'Buddha In A Traffic Jam' may be shallow and daft, but it isn't propaganda

Caution: Spoilers ahead

One thing that we can choose to recognise about Buddha In A Traffic Jam is the sincerity of writer-director Vivek Agnihotri's intent.

The film is about a subject that is fiercely topical - the alleged links between India's premier educational institutions with militant ultra-leftist movements and organisations. So, he stumbled upon the smartest way to promote the film. It doesn't mean that he's blindly biased in favour of the current ruling party, particularly since the film depicts events set in 2011 (dubbed over as 2014 in the film). Simply put, the film must not be dismissed as mere propaganda.

The problem, however, lies in the broad strokes that the film paints so many varied ideologies and schools of thought with. It skims the surface of a number of issues, without ever seeming on solid ground with any of them. The film is a political one, and it does take a stand. However, the stand over-simplifies issues and reduces it to surface level conversations and depictions of purported enemies of the nation and its people.

So; liberals, feminists, intellectuals and the mainstream media are all collectively labelled, simply as 'Maoists'. At one point, a character goes into a feverish monologue about a deep-rooted conspiracy wherein Naxals and Naxal sympathisers have infiltrated society with clinical precision and secrecy. "They could be anyone and everyone. They're spread all over the country," she gasps. (Naxalites alternatively go by the term X-Men, the director would have you believe.)

Mahie Gill and Arunoday Singh. Screengrab from Youtube.

Mahie Gill and Arunoday Singh. Screengrab from Youtube.

In its bid to expose the nexus between academia and Naxalism - something that no sane thinker or intellectual will deny outright - the film pretends to be the moral voice of a nation that's on the brink of some sort of awakening. This awakening, it claims, is the rise of entrepreneurship-fuelled capitalism. Utopian socialism, it insists, is redundant.

Unfortunately, in its blinkered view of genuine civil rights movements like feminism, (and its ignorance of the debilitating effects of the caste system in Indian society, even in this day and age), the film loses out on the potential to be that rare right wing voice of consequence. Because capitalism, in its ruthless need to look upwards, will always depend on reinforcing clichés, stereotypes and labels, through its cultural arm, advertising. And through it's militant arm - the global arms market - capitalism will continue to abet violent fundamentalism across the globe, quite like the communism that it so vehemently stands against. (These analogies are an over-simplification as well, but the film doesn't offer the substance to demand a higher quality of discourse.)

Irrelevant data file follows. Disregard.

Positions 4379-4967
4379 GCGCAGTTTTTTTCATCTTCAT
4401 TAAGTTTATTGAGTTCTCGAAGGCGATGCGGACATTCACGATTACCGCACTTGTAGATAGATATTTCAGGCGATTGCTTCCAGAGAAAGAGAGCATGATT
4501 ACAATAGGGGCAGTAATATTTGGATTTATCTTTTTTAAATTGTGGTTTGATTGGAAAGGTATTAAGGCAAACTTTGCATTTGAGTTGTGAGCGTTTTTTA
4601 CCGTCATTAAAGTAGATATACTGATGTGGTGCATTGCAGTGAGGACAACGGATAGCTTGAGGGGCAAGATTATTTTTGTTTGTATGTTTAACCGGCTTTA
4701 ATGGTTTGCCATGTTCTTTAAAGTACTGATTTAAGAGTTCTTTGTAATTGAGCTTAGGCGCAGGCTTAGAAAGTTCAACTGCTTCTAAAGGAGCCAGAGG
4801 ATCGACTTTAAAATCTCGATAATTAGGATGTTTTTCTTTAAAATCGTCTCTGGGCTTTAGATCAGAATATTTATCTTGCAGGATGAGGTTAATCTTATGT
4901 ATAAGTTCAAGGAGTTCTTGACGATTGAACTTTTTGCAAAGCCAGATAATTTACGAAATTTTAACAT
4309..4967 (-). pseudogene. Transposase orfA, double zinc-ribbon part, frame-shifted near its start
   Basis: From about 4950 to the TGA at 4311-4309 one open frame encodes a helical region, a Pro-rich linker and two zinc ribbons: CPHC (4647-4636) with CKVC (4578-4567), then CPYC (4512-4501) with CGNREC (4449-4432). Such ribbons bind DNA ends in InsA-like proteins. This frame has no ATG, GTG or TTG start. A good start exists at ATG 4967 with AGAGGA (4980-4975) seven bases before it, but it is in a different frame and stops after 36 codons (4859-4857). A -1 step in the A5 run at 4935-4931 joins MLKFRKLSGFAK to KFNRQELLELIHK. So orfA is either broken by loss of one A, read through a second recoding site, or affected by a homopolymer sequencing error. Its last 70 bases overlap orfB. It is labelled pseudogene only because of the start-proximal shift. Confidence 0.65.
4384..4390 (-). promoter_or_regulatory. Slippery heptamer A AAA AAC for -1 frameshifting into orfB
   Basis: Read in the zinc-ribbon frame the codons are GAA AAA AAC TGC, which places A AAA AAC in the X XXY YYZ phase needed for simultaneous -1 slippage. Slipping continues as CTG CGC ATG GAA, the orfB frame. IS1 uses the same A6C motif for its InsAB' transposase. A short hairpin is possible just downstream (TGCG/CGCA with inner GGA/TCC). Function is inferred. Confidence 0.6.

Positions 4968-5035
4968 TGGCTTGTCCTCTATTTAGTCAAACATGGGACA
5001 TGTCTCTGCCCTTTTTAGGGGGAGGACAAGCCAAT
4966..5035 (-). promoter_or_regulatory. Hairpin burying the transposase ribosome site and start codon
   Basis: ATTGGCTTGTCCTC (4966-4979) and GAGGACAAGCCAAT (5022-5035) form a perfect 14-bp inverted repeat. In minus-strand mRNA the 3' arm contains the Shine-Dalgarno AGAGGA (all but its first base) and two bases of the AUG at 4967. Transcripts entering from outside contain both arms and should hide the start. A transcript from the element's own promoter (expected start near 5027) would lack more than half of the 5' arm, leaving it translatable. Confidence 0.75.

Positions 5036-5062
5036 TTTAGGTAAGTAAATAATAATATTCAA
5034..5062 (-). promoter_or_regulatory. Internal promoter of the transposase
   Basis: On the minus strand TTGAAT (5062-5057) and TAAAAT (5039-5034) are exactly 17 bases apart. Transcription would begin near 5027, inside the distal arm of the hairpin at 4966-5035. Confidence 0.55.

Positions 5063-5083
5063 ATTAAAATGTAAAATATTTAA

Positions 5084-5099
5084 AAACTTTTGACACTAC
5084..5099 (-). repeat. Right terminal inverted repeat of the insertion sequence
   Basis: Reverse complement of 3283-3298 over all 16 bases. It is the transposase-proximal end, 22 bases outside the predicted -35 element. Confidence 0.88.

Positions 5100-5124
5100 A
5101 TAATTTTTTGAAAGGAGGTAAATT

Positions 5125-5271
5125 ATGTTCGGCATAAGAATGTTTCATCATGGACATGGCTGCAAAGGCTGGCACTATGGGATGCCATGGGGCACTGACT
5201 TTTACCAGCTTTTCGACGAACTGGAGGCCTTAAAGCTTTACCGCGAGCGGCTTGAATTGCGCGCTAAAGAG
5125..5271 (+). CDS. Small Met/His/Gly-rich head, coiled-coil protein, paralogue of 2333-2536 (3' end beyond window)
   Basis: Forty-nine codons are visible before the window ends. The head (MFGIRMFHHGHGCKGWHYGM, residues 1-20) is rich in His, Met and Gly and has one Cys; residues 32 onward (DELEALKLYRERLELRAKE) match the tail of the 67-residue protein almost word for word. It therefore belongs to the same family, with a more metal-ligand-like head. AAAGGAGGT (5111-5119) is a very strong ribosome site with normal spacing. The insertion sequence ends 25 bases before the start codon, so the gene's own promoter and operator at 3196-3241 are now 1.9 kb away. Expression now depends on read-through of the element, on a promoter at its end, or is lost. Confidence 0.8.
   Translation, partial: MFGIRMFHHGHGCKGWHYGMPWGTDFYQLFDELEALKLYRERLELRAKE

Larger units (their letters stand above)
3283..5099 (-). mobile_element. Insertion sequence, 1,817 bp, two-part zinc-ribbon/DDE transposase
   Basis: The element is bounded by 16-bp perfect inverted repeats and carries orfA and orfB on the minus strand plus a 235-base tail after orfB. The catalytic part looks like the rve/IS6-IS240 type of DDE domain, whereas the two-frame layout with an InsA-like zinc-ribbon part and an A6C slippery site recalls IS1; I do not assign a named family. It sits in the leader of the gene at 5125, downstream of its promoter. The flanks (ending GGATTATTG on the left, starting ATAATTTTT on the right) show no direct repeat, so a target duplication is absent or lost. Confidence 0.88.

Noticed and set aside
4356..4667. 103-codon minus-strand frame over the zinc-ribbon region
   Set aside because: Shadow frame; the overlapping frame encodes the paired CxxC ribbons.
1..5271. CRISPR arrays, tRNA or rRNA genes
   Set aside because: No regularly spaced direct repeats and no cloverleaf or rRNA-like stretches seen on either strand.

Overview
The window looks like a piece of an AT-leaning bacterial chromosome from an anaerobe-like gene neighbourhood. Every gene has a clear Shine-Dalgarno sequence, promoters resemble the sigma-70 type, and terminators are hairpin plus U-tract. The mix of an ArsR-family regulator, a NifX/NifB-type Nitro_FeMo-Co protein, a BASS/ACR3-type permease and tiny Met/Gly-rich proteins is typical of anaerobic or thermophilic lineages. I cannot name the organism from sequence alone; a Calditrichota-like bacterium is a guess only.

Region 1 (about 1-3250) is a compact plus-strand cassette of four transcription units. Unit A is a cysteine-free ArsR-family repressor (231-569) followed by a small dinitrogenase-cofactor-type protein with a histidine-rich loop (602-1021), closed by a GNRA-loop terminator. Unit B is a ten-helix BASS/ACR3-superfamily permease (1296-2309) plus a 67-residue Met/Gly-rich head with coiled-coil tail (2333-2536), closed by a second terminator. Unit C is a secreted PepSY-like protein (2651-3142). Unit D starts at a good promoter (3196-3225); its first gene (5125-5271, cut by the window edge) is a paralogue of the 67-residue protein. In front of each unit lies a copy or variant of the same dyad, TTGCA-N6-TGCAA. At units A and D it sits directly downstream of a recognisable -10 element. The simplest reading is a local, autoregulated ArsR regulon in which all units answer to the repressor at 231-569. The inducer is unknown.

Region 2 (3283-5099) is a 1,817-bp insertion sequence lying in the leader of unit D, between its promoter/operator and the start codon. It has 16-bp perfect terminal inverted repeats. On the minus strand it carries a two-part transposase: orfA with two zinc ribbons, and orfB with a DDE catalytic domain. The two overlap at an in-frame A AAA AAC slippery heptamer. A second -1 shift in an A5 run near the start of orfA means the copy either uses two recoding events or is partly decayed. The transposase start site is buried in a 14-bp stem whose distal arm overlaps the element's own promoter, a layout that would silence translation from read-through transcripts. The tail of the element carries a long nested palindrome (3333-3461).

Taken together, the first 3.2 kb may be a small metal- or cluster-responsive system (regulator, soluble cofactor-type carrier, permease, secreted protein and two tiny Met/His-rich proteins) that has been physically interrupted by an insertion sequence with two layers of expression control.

The film also repeatedly falls back on rhetoric that prefers to gloss over ground realities in favour of the imagined superiority accompanying rigid nationalism and condescending patriarchy masked as 'loving your nation as you would your mother'. One can tell that the writer-director doesn't consider the possibility that a human being could be an individual with a mind of their own; that they can choose to believe what they do without being slotted as an 'ist' or under an 'ism'.

Watch how the director treats a Naxalist professor's impassioned climactic speech to a student who he failed to recruit. The agitated demeanour; the self-contradictory lines; the careful choice of camera placement revealing the stand of the director himself. He'd like to believe it is a deep, insightful and objective view. Instead, it falls prey to the classification syndrome. You can't have freewill, he goads you to believe, gleefully building a mirage similar to the joy we feel when drawing room conversation throws up the fact that FDI numbers are up.

That Vivek Agnihotri is entitled to the right to hold his view and make films about it is beyond any doubt. A pertinent question to ask, however, would be this: will a film that takes the exact opposite stand as Buddha In A Traffic Jam also pass this government's censor board as easily? Who knows.

Nothing, though can redeem the film from its sheer lack of heft. We live in an age where loony fringe elements claim to be the true voice of the people of India. Vivek Agnihotri certainly doesn't seem to belong to that category. Yet, even his film claims to be a bold, different voice that represents the will of the people of India. Disappointingly though (quite like Agnihotri's debut film, Chocolate) this voice is just not different from that of the usual suspects.


Published Date: May 16, 2016 09:40 am | Updated Date: May 16, 2016 09:41 am


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